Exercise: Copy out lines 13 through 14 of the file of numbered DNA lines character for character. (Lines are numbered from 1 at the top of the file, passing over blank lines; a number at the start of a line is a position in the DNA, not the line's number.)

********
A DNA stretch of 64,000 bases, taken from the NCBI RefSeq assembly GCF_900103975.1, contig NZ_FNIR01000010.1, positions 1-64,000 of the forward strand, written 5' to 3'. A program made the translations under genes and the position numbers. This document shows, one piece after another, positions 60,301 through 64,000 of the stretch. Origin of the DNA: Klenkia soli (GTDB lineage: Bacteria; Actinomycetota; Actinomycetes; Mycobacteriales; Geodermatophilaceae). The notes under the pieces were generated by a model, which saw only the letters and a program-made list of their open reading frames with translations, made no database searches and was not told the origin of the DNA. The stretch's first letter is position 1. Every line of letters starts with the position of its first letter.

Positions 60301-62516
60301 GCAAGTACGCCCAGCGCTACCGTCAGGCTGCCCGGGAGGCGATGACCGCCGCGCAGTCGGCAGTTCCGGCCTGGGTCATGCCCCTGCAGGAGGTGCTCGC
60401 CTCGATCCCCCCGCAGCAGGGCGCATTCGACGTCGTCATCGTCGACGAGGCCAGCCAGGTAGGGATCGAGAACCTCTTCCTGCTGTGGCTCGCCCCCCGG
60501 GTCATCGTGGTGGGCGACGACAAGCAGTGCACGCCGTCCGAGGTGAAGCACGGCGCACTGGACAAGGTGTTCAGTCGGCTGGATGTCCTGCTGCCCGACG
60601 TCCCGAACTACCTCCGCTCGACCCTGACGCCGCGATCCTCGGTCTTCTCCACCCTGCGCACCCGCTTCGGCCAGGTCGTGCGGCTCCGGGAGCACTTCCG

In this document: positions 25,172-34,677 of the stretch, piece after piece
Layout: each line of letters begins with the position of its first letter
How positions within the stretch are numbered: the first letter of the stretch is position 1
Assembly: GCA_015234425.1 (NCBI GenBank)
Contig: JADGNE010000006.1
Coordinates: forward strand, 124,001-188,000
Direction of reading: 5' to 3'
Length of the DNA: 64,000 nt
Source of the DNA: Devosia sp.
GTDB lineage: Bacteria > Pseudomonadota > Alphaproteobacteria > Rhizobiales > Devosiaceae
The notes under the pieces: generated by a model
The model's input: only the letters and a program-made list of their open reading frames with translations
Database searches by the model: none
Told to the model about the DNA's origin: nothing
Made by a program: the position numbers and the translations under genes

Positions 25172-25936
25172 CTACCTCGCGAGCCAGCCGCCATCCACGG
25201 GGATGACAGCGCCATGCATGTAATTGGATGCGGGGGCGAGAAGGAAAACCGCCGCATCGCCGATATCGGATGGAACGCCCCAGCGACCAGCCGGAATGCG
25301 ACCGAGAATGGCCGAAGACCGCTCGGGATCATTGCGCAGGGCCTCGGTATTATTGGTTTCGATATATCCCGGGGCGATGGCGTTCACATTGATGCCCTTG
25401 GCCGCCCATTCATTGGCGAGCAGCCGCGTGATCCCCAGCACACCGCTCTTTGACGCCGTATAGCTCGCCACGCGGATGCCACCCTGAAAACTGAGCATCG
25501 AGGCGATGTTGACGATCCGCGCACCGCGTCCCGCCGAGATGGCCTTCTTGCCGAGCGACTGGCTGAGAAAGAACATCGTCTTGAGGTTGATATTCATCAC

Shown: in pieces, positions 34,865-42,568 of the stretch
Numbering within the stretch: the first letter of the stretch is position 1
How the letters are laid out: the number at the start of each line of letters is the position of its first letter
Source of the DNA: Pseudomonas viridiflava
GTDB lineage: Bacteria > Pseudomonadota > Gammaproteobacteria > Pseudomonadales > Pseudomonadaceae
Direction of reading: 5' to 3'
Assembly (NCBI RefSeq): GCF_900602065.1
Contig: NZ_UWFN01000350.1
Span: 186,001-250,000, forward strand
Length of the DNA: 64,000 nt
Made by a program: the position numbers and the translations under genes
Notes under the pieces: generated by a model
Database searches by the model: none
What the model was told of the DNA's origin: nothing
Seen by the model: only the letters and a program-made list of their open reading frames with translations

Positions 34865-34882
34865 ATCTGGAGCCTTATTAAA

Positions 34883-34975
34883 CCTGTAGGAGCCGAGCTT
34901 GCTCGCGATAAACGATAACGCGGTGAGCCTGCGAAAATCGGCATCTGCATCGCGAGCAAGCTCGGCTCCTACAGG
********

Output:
Direction of reading: 5' to 3'
Length of the DNA: 64,000 nt